In his latest report, Seymor Hersh of the New Yorker [“Plan B“] suggests the strong possibility of either an American or Israeli attack on Iran's nuclear facilities. Both CIA and Israeli intelligence officials, Hersh writes, have little doubt that Iran is secretly developing nuclear weapons.
Meanwhile, there has only been one voice coming out of Iran and it only belongs to those who have already decided to develop nukes. But the key question that can really affect what the world would take into account in respect to its approach to this issue is missing: What does Iranian public think of achieving nuclear weaponry?
Depending on how you ask this question, Iranians inside or outside Iran may answer in different ways. True that the Shah of Iran had the same ambitious plans and people have been generally supporting the idea of a strong and technologically advanced military — it may embody the old spirit of the Great Persian Empire, as Joe Katzman once suggested. However, the answer to a yes-or-no question on having nuclear weapons, can not represent the real attitude of Iranians towards it.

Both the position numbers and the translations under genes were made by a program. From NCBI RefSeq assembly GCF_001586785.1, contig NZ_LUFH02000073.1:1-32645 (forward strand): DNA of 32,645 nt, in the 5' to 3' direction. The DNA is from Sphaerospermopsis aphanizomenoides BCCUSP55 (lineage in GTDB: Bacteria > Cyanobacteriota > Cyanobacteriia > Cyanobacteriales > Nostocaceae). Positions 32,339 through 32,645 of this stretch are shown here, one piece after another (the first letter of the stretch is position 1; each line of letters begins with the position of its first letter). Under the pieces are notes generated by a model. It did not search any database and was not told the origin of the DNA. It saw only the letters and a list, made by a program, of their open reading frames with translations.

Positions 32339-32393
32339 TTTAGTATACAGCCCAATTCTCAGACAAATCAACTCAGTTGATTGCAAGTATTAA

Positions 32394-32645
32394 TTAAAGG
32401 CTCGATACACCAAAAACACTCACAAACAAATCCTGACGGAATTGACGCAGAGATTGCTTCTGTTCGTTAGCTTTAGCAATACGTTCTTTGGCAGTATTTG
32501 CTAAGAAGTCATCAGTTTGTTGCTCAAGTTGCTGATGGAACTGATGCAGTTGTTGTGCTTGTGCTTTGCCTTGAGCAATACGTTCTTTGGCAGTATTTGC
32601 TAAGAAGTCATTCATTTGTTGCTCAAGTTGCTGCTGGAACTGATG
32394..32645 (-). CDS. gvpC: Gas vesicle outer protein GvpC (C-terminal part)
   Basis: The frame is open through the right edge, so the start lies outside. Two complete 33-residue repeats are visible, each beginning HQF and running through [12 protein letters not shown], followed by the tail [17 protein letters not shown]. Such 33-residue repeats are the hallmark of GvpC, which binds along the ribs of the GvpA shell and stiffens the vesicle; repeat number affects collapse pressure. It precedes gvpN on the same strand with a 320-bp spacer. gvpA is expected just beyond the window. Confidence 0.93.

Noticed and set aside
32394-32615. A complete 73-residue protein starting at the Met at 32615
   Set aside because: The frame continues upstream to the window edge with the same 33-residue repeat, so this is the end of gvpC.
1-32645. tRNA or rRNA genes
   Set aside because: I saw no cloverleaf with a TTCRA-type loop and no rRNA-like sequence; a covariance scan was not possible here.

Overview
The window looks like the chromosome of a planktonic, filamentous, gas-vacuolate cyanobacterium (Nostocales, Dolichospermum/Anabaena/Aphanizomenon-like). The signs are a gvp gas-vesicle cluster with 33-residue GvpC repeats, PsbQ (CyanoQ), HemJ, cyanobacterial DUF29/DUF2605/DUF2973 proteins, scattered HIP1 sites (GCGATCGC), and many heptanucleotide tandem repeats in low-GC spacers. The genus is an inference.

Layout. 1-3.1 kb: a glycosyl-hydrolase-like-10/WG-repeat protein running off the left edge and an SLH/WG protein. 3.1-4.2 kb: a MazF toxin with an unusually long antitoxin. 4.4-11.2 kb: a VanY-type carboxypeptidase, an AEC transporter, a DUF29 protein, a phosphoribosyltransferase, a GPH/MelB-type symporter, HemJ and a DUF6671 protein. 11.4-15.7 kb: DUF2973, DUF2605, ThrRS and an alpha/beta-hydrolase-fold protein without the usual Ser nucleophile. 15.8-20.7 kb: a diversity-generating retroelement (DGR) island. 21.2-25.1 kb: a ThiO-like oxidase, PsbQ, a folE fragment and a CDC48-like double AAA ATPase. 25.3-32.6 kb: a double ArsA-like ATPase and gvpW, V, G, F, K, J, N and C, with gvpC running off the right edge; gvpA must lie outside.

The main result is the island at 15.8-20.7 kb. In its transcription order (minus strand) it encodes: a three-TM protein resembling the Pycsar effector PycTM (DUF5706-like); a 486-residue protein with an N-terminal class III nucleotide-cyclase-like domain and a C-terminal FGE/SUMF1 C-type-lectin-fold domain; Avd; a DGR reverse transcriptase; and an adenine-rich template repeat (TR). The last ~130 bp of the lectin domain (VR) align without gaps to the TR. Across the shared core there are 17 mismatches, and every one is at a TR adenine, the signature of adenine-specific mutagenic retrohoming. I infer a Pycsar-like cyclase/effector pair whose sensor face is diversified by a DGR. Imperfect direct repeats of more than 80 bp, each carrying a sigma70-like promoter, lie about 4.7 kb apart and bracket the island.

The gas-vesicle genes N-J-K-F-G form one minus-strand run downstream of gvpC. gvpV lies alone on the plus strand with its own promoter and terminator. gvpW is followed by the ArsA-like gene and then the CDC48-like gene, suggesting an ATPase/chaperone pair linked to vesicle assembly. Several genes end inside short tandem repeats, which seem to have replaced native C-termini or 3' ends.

The right question, which has rarely been asked [Aug 2003 poll], is that whether Iranian people would like nuclear weapons in the hands of hard-line Revolutionary Guards who have recently shown their great appetite to control every aspect of the political power in Iran. (Last month they aggressively shut down the International Airport on the same day it was opened, and they captured the British sailors and paraded them blindfolded in front of their TV station, Al-Alam, last week.)
Whereas the National Security Council has effectively prevented Iranian media from any form of debate, Iranian expatriates all around the world have failed to discuss the issue, themselves. Thus the world would not be wrong to take this silence as a sign of the nation's satisfaction with the direction the Iranian regime is going — or in fact, rushing.
The entire world is participating in the debate about the fate of Iranian nukes and the only voice missing is in fact the most important one: What Iranian people think about it. This is where we, as Iranian expatriates, should quickly and aggressively take action.
Author Hossein Derakhshan, aka hoder, is a blogger [i.Hoder.com], journalist and multimedia developer who emigrated to Canada in 2000. He lives in Toronto.